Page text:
Tomorrow will mark Alex Rodriguez's first time answering questions in public from anyone outside of ESPN's Peter Gammons since news broke that he tested positive for steroids in 2003. The Yankees have scheduled a press conference for A-Rod at their spring training facilities in Tampa's Steinbrenner Field tomorrow.

Reports suggest the team is designing the the event to stick as close to the model set up by Andy Pettite last year, when he answered questions from reporters and admitted to using Human Growth Hormone. Along with Manager Joe Girardi, veteran teammates Jorge Posada, Mariano Rivera, Derek Jeter and Pettite are all expected to be in attendance, a show of unity replicating a year ago. Pettite told reporters, "I just shared how I felt at the time, the things I was going through. I was just honest with y'all."

In many ways tomorrow will not look like last year's press conference. A-Rod's admission to Gammons has been the story in all of sports and beyond and much of the story since last week's interview has been about everything not asked by ESPN. A-Rod should get ready for an aggressive field of reporters: The magazine that first broke the story, Sports Illustrated, says that reporters want to know specifically: What steroid did he take?; How often did he take it? Where did he get what he took from?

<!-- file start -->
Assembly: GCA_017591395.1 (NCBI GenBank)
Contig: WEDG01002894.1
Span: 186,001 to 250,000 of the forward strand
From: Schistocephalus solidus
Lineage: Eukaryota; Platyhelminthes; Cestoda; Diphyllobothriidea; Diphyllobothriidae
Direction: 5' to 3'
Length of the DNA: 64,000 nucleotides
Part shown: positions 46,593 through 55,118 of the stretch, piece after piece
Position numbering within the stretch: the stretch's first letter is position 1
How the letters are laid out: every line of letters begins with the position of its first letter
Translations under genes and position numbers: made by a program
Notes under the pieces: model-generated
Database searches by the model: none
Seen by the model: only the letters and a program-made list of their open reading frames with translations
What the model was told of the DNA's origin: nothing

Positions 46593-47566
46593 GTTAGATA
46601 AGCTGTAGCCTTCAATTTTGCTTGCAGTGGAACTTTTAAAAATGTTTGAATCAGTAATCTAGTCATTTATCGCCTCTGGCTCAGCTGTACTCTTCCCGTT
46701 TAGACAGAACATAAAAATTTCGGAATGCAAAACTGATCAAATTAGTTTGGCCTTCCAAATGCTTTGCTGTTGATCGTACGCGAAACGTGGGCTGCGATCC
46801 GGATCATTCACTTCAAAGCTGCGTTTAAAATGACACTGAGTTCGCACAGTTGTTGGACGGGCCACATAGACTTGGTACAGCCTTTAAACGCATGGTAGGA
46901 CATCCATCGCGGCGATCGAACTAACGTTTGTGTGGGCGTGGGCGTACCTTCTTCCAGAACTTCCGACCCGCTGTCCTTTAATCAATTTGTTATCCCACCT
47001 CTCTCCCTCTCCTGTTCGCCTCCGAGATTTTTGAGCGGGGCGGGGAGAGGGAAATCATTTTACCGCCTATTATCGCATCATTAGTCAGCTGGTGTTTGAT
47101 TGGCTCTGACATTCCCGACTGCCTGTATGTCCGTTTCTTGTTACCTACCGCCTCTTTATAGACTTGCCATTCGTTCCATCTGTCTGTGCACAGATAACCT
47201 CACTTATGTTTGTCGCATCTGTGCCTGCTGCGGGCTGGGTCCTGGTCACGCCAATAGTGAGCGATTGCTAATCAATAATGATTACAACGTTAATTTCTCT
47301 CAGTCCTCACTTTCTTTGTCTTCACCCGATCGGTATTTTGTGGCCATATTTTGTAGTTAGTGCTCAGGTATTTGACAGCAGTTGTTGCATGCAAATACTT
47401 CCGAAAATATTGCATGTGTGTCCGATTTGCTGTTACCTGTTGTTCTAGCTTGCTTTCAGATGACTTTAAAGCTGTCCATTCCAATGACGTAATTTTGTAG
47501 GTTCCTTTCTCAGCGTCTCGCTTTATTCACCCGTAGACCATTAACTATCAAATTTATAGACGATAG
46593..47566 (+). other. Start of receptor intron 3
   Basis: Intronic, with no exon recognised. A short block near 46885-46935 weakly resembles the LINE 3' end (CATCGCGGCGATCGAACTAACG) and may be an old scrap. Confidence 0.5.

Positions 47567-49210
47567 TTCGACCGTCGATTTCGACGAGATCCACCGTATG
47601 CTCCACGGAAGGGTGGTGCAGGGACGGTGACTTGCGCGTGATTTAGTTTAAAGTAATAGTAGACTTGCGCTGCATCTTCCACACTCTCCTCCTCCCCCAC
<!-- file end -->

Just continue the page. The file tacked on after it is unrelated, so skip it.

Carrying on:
There's also cynicism towards A-Rod's confessions, much more than Pettite received after widely being praised for coming forward in a way that few (if any) of his peers had. While Rodriguez blamed his substance abuse on the pressure he felt after signing an enormous contract with the Texas Rangers, a Rangers beat reporter in Dallas recently said, "Alex thinks that he is cunning and sly, but the truth is that he is not exactly a budding Rhodes scholar. The pressure-in-Texas alibi ranks among his lamest alibis...If he wanted the team to play in snowshoes, they would have done it. There was never a whit of pressure on Rodriguez in Texas."

A-Rod's press conference will be at 1:30 tomorrow. The above cover from The New Yorker is not likely to get cartoonist Barry Blitt into as much hot water as the one he did a year ago.